Prev Next  


St. John's Wort: Herbal Remedies

St. John's Wort: Preprations and Uses

St. John's wort can have many positive effects, if used correctly in herbal remedies to treat mood disorders and physical afflictions. Below are some tips on how to use this powerful herb.

Preparations and Dosage

The fresh buds and leaves can be made into oils for topical use or dried for teas and capsules. Oils are made by soaking pureed leaves and flowers in olive oil for four to six weeks.


Unlike most herbal oils, St. John's wort should be processed in direct sunlight. Below are some basic recipes for St. John's wort tea and tincture.

Herbal Tea: Infuse 2 to 3 teaspoons per cup of hot water. Drink several cups of tea a day.

Tincture: Take 1/2 to 3/4 teaspoon, every four to eight hours.


Precautions and Warnings

Luckily, St. John's wort is a very mild herb and can be used fairly safely in herbal remedies. It does not bear any precautions or warnings, other than photosensitivity in very sensitive people.

St. John's Wort

St. John's wort doesn't have many known side effects.

With long-term use, the hypericin in St. John's wort may make the skin of a few sensitive individuals more sensitive to sunlight -- a condition known as photosensitivity. After eating large quantities of the herb, cattle developed severe sunburn and blistering.

Yet, after taking precaution with the sun, St. John's wort can be a useful way to relieve muscle problems, depression and anxiety.

To learn more about treating common medical conditions at home, try the following links:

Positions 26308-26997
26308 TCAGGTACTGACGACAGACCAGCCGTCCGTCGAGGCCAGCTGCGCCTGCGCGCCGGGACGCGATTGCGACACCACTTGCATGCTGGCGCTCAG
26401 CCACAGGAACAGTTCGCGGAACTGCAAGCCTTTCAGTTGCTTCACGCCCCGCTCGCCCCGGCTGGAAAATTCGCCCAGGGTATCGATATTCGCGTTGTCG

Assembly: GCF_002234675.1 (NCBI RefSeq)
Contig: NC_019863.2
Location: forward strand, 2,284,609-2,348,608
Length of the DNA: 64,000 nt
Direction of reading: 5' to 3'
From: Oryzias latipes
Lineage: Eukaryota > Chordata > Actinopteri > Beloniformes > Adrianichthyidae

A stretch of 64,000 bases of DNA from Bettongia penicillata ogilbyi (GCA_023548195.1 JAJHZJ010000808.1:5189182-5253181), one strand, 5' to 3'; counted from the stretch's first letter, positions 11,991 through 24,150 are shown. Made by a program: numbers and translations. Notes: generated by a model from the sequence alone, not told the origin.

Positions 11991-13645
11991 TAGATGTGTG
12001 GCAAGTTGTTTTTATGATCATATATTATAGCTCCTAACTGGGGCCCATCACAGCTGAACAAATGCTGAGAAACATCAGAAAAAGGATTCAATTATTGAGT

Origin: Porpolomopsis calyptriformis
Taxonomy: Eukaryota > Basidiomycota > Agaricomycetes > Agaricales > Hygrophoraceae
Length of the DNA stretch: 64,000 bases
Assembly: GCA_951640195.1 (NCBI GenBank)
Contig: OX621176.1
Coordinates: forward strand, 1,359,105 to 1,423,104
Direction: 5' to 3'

Jennifer Brett, N.D. is director of the Acupuncture Institute for the University of Bridgeport, where she also serves on the faculty for the College of Naturopathic Medicine. A recognized leader in her field with an extensive background in treating a wide variety of disorders utilizing nutritional and botanical remedies, Dr. Brett has appeared on WABC TV (NYC) and on Good Morning America to discuss utilizing herbs for health.This information is solely for informational purposes. IT IS NOT INTENDED TO PROVIDE MEDICAL ADVICE. Neither the Editors of Consumer Guide (R), Publications International, Ltd., the author nor publisher take responsibility for any possible consequences from any treatment, procedure, exercise, dietary modification, action or application of medication which results from reading or following the information contained in this information. The publication of this information does not constitute the practice of medicine, and this information does not replace the advice of your physician or other health care provider. Before undertaking any course of treatment, the reader must seek the advice of their physician or other health care provider.Before engaging in any complementary medical technique, including the use of natural or herbal remedies, you should be aware that many of these techniques have not been evaluated in scientific studies.   Use of these remedies in connection with over the counter or prescription medications can cause severe adverse reactions. Often, only limited information is available about their safety and effectiveness. Each state and each discipline has its own rules about whether practitioners are required to be professionally licensed. If you plan to visit a practitioner, it is recommended that you choose one who is licensed by a recognized national organization and who abides by the organization's standards. It is always best to speak with your primary health care provider before starting any new therapeutic technique.